Argentina will use its dollar reserves to shore up declines in its currency, Treasury Minister Hernan Lacunza has said, as markets brace for a default.
Debt ratings agency Fitch said the peso's recent depreciation "suggests a real risk of default".
Fitch said it also "raises the potential for a sharper deterioration in economic growth".
Much of Argentina's debt is priced in dollars and the peso's decline makes it harder to afford the interest.
Default occurs when the original terms of a loan are not met and can lead to anything from a delayed interest payment to a much more serious failure to repay the debt.
Argentina's central bank has spent $709m to bolster the peso since the 11 August primary election, which triggered a collapse in the value of the currency.
President Mauricio Macri was beaten in the nominating contest by centre-left candidate Alberto Fernandez, who is now expected to win the presidential election in October.
Since that result, traders have been worried that Mr Fernandez could take Argentina back to populist economic policies.
The peso fell 0.53% at 55.03 to the US dollar. Prior to the poll, a dollar bought just 45 pesos.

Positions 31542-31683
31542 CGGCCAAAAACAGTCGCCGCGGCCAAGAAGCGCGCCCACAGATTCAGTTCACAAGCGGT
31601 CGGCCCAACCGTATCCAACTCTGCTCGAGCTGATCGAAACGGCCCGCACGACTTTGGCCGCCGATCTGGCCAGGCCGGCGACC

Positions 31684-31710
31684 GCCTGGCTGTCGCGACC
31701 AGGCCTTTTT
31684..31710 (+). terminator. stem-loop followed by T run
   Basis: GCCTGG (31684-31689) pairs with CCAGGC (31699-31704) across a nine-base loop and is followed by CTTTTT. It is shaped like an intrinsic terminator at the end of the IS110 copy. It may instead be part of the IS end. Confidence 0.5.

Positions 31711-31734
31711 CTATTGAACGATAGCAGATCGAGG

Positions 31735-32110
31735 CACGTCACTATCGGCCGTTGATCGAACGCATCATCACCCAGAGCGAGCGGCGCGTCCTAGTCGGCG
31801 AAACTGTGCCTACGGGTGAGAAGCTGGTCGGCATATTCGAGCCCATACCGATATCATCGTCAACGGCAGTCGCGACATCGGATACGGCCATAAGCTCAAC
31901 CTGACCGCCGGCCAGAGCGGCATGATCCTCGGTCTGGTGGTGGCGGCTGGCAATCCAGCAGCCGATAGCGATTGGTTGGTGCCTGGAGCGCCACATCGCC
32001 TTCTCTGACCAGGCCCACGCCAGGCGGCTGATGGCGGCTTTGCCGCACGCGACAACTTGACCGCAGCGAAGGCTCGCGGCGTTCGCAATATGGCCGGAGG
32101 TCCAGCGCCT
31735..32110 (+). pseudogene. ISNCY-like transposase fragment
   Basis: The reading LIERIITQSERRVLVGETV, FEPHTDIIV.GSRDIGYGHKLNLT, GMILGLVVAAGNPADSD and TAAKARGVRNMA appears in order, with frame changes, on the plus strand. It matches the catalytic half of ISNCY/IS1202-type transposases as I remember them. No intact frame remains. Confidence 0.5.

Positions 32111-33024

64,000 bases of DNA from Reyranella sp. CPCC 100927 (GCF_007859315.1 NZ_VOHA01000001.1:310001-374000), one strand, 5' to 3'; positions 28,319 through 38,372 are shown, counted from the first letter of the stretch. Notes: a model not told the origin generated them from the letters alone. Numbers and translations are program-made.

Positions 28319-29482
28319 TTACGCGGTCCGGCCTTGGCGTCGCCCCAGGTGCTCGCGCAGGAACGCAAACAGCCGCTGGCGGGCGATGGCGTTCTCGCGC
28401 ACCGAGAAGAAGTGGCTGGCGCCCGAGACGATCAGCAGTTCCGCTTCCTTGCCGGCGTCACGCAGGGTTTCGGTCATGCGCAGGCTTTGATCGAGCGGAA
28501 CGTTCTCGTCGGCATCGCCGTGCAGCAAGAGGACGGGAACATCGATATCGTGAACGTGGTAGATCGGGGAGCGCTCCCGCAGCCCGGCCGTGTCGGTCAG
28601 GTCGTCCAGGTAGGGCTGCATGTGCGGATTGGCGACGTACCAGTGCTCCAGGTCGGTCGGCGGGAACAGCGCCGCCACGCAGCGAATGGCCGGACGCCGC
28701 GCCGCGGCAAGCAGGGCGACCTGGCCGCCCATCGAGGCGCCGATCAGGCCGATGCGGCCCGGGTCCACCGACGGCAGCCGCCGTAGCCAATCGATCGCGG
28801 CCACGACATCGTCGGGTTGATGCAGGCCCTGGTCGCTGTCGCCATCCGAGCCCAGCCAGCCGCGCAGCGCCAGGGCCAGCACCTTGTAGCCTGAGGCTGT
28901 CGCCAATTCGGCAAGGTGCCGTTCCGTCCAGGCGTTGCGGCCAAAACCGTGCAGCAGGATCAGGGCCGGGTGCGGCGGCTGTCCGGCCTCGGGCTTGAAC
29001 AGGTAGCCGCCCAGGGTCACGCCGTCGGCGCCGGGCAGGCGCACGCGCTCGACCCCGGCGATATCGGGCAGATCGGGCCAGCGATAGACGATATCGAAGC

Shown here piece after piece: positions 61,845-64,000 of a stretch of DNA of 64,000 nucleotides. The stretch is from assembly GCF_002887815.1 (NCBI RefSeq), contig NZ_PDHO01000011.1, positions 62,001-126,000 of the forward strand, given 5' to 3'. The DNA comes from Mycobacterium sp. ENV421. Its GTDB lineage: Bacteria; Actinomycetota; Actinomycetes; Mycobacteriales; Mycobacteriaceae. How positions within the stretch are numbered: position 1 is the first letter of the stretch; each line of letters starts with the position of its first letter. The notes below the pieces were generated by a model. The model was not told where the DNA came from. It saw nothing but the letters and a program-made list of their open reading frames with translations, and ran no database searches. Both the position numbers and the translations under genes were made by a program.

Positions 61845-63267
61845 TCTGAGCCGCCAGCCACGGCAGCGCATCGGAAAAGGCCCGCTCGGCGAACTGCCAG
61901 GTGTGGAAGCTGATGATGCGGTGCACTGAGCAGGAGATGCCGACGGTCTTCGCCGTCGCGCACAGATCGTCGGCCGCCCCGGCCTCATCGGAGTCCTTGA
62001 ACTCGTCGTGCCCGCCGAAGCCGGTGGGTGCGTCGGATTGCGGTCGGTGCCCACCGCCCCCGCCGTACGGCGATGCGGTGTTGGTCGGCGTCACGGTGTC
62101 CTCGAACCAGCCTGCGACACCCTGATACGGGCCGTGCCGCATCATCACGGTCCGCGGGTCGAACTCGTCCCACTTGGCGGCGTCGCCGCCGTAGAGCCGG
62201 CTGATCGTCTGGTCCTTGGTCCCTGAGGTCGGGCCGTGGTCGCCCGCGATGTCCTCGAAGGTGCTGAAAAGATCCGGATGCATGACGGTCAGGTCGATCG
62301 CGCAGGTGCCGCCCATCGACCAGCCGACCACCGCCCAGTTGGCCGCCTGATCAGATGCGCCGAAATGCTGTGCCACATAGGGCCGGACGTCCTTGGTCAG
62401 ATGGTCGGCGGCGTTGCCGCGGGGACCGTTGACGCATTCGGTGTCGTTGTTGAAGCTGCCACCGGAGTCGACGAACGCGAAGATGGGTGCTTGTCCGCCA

Analysis by Daniel Gallas, BBC South America business correspondent
Argentina is getting poorer.
That's not only due to recession, which economists say will see the country's output shrink by 2.5% this year. The devaluation of the Argentine peso is also making the country poorer.
More than 80% of the government's debt is in foreign currency - and the recent devaluation of more than 20% will make it harder for authorities to repay it. Interest rates above 60% - used to control inflation - turn the picture even gloomier.
Fitch says that in 14 cases of sovereign debt default since 2001, eight of them were preceded by a massive devaluation of the currency, just as we are seeing in Argentina.
And it all of this trickles down to ordinary lives, with now one in every three Argentines living below the poverty line.